Donald Trump may be representing the “party of Lincoln” as the Republican nominee these days (sorry, Mr. Lincoln) but he’s not a subscriber to Lincoln’s well-known adage, “You can fool all the people some of the time, and some of the people all the time, but you cannot fool all the people all the time.”
Why, after all, would Trump believe he couldn’t fool all the people all the time? He got the Republican nomination campaigning as a silver-spoon spoiled brat, after all, though some of his opponents looked more like Grumpy, Sleepy, Dopey and Bashful than they did like presidential candidates.
But now he’s going for the African-American vote, asking that part of the American electorate that has long gone Democratic, “What have you got to lose?” Gee, there’s some inspiration for you. Vote for me. What have you got to lose? Hardly up there with “the only thing we have to fear is fear itself” is it? But for a little insurance, Trump’s pulled out his old reliable, vicious insults and name-calling, and referred to Democratic opponent Hillary Clinton as a “bigot.”
Trump ignores that Clinton has worked for civil rights and children’s rights virtually her entire adult life,. His comment was another cheap shot by someone who identifies with the African-American world about as much he does with self-made Americans who pulled themselves up by their bootstraps. Give us a break, pal.
That race remains a defining issue in our politics and in our society seems maddening, more than 150 years after the end of the Civil War. But it is, evidenced by Trump’s desperation and nutty rhetoric. I can say, in fact, that for those of my generation (I’m 63) race in politics and life has never left our front pages. Just think. Our whole lives, and probably after our lives have ended, this nation of immigrants still will be dealing with the tensions of racial differences and division.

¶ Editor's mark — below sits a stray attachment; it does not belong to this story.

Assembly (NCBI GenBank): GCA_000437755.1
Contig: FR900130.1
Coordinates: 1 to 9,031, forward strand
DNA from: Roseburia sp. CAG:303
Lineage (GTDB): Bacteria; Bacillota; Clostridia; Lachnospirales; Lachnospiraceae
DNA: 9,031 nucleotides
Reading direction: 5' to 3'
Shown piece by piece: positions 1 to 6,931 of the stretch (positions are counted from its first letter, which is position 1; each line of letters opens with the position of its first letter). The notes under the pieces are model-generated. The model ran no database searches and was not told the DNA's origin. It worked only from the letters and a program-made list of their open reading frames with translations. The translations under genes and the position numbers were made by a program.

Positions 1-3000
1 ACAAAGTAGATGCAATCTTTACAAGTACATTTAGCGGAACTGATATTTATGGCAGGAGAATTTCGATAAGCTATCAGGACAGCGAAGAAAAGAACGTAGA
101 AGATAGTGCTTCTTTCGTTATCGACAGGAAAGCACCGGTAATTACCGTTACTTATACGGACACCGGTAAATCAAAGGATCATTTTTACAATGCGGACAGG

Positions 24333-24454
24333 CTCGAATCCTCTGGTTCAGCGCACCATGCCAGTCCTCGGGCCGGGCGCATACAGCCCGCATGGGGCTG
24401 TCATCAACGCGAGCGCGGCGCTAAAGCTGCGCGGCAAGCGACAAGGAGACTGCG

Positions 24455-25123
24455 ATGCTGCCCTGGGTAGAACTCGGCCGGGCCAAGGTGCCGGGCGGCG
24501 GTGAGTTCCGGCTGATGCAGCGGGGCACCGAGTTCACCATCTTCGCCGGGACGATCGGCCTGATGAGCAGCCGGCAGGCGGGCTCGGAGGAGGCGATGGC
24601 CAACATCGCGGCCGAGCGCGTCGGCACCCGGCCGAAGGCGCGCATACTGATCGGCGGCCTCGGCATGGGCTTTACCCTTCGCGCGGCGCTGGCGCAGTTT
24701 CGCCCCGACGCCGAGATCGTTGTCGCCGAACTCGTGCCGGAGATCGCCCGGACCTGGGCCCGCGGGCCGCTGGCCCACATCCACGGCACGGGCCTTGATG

I came upon a single touchstone of that when, going through some family records, I came across a picture of my father, then a young newspaper reporter, accepting a national press award in New York for articles exposing the Ku Klux Klan in North Carolina. He’d done some of the work, risking his personal safety, the summer before I was born. Two small-town North Carolina editors who really took the heat in their rural communities for their own work on the Klan, Willard Cole and Horace Carter, won the Pulitzer Prize for their work, well-deserved.
Donald Trump underestimates his fellow Americans if he thinks his blustery appeals to the hate in their hearts will carry him to the White House, whether it’s hatred of immigrants or others just “different” than whatever stereotype of the electorate he and his paid posse came up with in the gilded rooms of Trump Tower.
Oh, I don’t think Trump’s a racist. But he or his revolving set of sycophants are making a calculated grab for the votes of people he wouldn’t even let past the doormen at his hotels. He knows they’re angry and he thinks they’re dumb.
And at the top of that list are people who still jump at and bite hardest on the bait of race.
My parents used to hope that time would heal the racial divide, but they probably knew it wouldn’t. They, and many other parents in the South, did give their kids the gift of not allowing them to carry around the burden of indoctrinated racism.
Public schools trained that indoctrination out of some people, thank goodness. Exposure through the arts, or travel to different cultures has helped. So has the simple evolution of a world we know now where many young people just don’t seem to define others first and foremost by race.
But there remain those who still are ready to exploit for their own purposes the suspicions and fears and resentments of people who still by reflex pull away from people who are not their mirror images. A true leader brings those people together. He, or she, does not push them further apart.
Jenkins: 919-829-4513 or firstname.lastname@example.org